Long Noncoding RNA H19 Inhibits Cell Viability, Migration, and Invasion Via Downregulation of IRS-1 in Thyroid Cancer Cells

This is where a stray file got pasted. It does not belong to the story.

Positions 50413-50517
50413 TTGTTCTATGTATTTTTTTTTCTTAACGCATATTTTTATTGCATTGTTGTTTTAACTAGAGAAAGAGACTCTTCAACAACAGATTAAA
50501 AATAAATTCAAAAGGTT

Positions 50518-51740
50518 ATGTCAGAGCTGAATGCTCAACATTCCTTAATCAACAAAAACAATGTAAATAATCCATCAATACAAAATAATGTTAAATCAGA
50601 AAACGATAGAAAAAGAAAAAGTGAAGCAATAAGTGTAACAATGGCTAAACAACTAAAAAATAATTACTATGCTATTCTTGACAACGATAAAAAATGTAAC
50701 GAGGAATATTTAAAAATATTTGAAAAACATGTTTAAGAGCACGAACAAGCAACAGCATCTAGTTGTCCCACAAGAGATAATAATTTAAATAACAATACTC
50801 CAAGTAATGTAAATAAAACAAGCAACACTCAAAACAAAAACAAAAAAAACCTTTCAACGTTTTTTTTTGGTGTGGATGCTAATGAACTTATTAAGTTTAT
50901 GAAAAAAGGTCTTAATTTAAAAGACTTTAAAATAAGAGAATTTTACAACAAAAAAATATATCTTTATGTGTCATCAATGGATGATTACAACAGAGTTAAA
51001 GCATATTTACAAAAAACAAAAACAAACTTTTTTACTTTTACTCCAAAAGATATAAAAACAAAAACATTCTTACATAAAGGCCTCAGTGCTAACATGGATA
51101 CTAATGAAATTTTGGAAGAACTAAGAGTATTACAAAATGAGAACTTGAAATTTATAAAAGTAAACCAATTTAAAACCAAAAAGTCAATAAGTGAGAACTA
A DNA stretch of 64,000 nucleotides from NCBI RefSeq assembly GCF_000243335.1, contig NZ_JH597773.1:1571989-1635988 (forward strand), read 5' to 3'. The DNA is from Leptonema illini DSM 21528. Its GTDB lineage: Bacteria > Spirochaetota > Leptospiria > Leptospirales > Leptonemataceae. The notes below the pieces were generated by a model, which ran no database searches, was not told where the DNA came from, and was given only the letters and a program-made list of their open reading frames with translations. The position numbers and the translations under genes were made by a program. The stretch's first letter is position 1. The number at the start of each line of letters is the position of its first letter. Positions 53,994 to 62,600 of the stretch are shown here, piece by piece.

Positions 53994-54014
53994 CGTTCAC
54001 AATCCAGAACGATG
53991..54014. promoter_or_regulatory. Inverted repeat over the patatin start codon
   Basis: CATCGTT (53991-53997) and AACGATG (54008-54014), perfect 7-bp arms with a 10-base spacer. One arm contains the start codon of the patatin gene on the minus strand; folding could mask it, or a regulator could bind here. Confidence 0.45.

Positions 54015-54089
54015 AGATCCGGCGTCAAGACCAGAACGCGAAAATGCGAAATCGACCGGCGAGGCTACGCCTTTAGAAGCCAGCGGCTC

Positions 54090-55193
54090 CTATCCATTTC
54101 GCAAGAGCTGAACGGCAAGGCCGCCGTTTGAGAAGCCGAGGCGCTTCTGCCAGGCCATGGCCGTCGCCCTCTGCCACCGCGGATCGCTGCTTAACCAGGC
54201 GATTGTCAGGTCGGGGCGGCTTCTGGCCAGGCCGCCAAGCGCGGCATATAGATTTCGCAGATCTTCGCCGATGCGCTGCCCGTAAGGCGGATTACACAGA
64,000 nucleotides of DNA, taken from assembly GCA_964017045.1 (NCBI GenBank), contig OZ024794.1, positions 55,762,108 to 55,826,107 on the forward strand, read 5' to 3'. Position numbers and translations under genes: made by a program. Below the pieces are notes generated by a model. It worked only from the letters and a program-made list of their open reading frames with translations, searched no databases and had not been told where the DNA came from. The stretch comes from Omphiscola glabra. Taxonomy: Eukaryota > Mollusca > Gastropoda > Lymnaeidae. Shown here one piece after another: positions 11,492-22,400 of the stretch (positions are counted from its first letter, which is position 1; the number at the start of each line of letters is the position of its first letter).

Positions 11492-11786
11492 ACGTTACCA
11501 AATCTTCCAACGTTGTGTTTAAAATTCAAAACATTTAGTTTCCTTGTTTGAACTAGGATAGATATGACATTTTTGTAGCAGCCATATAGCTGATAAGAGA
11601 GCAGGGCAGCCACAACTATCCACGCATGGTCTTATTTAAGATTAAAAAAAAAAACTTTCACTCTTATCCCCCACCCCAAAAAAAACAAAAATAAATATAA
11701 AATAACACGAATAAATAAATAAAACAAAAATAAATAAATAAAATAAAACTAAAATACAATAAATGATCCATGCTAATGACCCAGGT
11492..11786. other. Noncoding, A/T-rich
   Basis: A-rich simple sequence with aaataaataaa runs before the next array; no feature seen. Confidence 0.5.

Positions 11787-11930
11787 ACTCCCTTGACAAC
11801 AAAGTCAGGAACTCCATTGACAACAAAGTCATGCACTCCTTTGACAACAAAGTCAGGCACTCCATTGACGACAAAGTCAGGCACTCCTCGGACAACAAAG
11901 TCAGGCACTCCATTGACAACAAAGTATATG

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Thyroid cancer is a common endocrine gland malignancy which exhibited rapid increased incidence worldwide in recent decades. This study was aimed to investigate the role of long noncoding RNA H19 in thyroid cancer. Long noncoding RNA H19 was overexpressed or knockdown in thyroid cancer cells SW579 and TPC-1, and the expression of long noncoding RNA H19 was detected by real-time polymerase chain reaction. The cell viability, migration, and invasion were determined by 3-(4, 5-dimethyl-2-thiazolyl)-2, 5-diphenyl-2-H-tetrazolium bromide assay, Transwell assay, and wound healing assay, respectively. Furthermore, cell apoptosis was analyzed by flow cytometry, and expressions of some factors that were related to phosphatidyl inositide 3-kinases/protein kinase B and nuclear factor κB signal pathway were measured by Western blotting. This study revealed that cell viability and migration/invasion of SW579 and TPC-1 were significantly decreased by long noncoding RNA H19 overexpression compared with the control group (P < .05), whereas cell apoptosis was statistically increased (P < .001). Meanwhile, cell viability and migration/invasion were significantly increased after long noncoding RNA H19 knockdown (P < .05). Furthermore, long noncoding RNA H19 negatively regulated the expression of insulin receptor substrate 1 and thus effect on cell proliferation and apoptosis. Insulin receptor substrate 1 regulated the activation of phosphatidyl inositide 3-kinases/AKT and nuclear factor κB signal pathways. In conclusion, long noncoding RNA H19 could suppress cell viability, migration, and invasion via downregulation of insulin receptor substrate 1 in SW579 and TPC-1 cells. These results suggested the important role of long noncoding RNA H19 in thyroid cancer, and long noncoding RNA H19 might be a potential target of thyroid cancer treatment.

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